So, good engineering is necessary in banking to bring discipline and rigour. This will help deliver an environment ripe for automation and continuous improvement. This in turn will enable experimentation and engagement that will delight customers, make it a good place to work, reassert control over their own future, and deliver value to shareholders!

Hierarchy, the Environment, IT and Community. #44 #cong17


There is a great risk of permanent damage to our environment. Our hierarchic system of society is a major factor in causing the environmental damage. IT needs to adapt to supporting communities, not hierarchies.

4 Key Takeaways:

  1. Our environment is under threat and our hierarchic social structure is a major cause.
  2. Patriarchy is a feature of our hierarchic society, not a separate system.
  3. Hierarchy cannot  tolerate dissent, and so cannot easily change.  Physical communities need toleration to survive, and so have the means to more easily  change.
  4. Ireland is uniquely placed to adapt IT for this because of our strong  voluntary community structures.

About Conor O’Brien:

Conor comes from a tradition of cooperative and local involvement; he has been involved in community and farming organisations all his life. He is now a director of Mitchelstown Credit Union and also involved in guiding on the Galtee and Knockmealdown mountains with a focus on how the people here lived and managed their places rather than on the challenge of the peaks.

Contacting Conor O'Brien

You can contact Conor by email.

“Before you’ll change, something important must be at risk.” Richard Bach.

The greatest risk facing us is environmental damage caused by our own activities and the decisions of  those at top of our social hierarchy. They are not going to act to reduce that risk; instead, they actively undermine actions that reduce it.  It is unrealistic to  expect them to change their nature. IT must develop tools that enable us to organise for change.

“The disappearance of a sense of responsibility is the most far-reaching consequence of submission to authority.” Stanley Milgram.

Sally Hacker posed the question, what kind of society is it where men consider it normal to  deprive their own sisters and mothers of resources and power? These were the people who bore them, and  reared them, and grew up with them. And why do the women consider it normal to accept this?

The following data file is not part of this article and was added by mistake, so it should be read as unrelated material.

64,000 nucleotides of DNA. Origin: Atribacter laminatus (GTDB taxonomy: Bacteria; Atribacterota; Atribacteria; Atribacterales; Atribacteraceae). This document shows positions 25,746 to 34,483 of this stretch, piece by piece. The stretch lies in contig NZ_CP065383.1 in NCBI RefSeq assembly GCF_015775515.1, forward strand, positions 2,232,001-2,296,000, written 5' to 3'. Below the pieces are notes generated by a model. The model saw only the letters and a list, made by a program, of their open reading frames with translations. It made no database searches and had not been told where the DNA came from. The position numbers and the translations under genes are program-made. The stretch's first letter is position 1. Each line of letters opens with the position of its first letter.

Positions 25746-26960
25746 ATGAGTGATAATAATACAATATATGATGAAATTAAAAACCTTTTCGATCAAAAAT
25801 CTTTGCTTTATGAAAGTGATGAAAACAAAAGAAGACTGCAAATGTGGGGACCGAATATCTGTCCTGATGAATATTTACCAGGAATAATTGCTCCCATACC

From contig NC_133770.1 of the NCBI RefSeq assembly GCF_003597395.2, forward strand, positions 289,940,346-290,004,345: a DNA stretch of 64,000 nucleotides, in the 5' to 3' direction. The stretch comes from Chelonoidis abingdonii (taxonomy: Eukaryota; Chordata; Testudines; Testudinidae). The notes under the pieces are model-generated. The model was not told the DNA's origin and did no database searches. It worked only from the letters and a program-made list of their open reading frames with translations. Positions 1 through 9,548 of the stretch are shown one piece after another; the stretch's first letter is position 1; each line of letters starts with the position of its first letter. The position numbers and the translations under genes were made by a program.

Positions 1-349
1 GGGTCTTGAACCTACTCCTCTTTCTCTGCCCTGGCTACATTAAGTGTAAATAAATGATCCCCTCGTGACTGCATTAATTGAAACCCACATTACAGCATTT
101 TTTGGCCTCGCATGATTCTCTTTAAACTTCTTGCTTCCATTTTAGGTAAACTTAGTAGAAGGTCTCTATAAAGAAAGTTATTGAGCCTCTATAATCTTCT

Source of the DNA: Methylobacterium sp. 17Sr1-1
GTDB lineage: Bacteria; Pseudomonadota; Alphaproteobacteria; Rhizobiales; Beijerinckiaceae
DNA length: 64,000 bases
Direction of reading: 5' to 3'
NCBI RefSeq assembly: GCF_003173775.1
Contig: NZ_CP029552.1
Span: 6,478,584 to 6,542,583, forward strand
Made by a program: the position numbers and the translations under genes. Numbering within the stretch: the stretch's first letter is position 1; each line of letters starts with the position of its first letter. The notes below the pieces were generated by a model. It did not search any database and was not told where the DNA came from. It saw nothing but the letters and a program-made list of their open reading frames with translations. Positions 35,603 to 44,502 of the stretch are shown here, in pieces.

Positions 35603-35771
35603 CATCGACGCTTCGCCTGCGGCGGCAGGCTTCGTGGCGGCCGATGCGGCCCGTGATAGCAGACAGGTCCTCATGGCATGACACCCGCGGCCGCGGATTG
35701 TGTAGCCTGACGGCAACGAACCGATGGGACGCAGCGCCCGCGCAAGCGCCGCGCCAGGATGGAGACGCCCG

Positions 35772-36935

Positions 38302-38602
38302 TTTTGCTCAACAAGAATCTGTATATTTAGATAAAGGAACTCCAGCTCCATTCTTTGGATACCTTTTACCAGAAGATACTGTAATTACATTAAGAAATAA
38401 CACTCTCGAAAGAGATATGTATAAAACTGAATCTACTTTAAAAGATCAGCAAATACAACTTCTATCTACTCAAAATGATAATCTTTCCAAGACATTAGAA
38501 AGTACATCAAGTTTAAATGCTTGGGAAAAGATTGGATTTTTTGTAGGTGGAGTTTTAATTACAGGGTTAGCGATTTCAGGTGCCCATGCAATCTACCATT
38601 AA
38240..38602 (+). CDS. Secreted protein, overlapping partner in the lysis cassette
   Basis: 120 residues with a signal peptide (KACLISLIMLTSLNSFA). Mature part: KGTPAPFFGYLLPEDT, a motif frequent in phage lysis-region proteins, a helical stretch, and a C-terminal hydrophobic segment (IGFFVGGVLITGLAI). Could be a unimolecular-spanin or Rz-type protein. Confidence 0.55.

Hierarchy is a good explanation of the structure of our society. Patriarchy is integral within hierarchy, not an independent feature of our society.  Most men are subservient, just not as much as almost all women.

The present hierarchy uses  theories of capitalism and free markets as merely useful tools in maintaining the position of those at its top. Ultimately that control is physical force.

“Violence administered for the sake of power “turns into a destructive principle that will not stop until there is nothing left to violate” Hannah Arendt.

“A state without the means of some change is without the means of its conservation.” Edmund Burke,

Hierarchies are very slow to adapt, and  intolerant of fundamental change,  because that would mean accepting  that the benefits of those on top should be reduced.  Hierarchies strength is it’s rigidity; it’s weakness is it’s rigidity.

Societies and communities attached to a place have learned to tolerate diverse views and ideas in order to survive as their environment changes.  Their members are dependent for their acceptance on the tolerance of their neighbours.  Real communities have  an interlocking network of bonds that are elastic, not rigid.

“Facebook helps kettle activists in their arm chair. The police state can gather far more data about them, while their impact is even more muted than if they ventured out of their home.” Daniel Pocock

Current Information Technology matches the rigidity of  hierarchies, rather than  the diversity and toleration found in real communities. It has increased people’s alienation from each other and encouraged monocultures of values and interests.

“First we shape the building, then the building shapes us.” Winston Churchill.

If we want to change how our environment is treated,  we must adapt  our IT tools to the  communication and decision needs of our communities, rather than force the communities  into shapes that destroy them.  We need   IT solutions that  augment the elasticity and toleration that supports the individual, not isolates them.

“The highest form of art is the creation of community.” Rocky Rodriguez Jr.

The structure of Irish state and local government  is extremely centralized and hierarchic. In spite of this, and also because of this, Irish real communities are uniquely suited places to produce IT tools that are not hierarchic.

Like Polanyi’s double movement of society reacting against marketization by pushing for social protection, so also has Irish society reacted to a hierarchic state by producing a network of voluntary community organisations that is one of the densest in any developed economy.

“Give us the future, we’ve had enough of your past. Give us back our country, to live in, to grow in, to love.” Michael Collins.

Love is  for real people and places. Michael Collins did not organise a new state with speeches and words, but with people and actions that grew together.  Innovation that supports hierarchy is like offering bling jewelry to a victim of hierarchy.  Real innovation is us supporting ourselves in new ways.

It is not a question of destroying hierarchy but of developing the tools that enable us to build a society that is suited to our needs. One that is not dependent on ‘empowerment’ by a hierarchy, but is controlled by ourselves.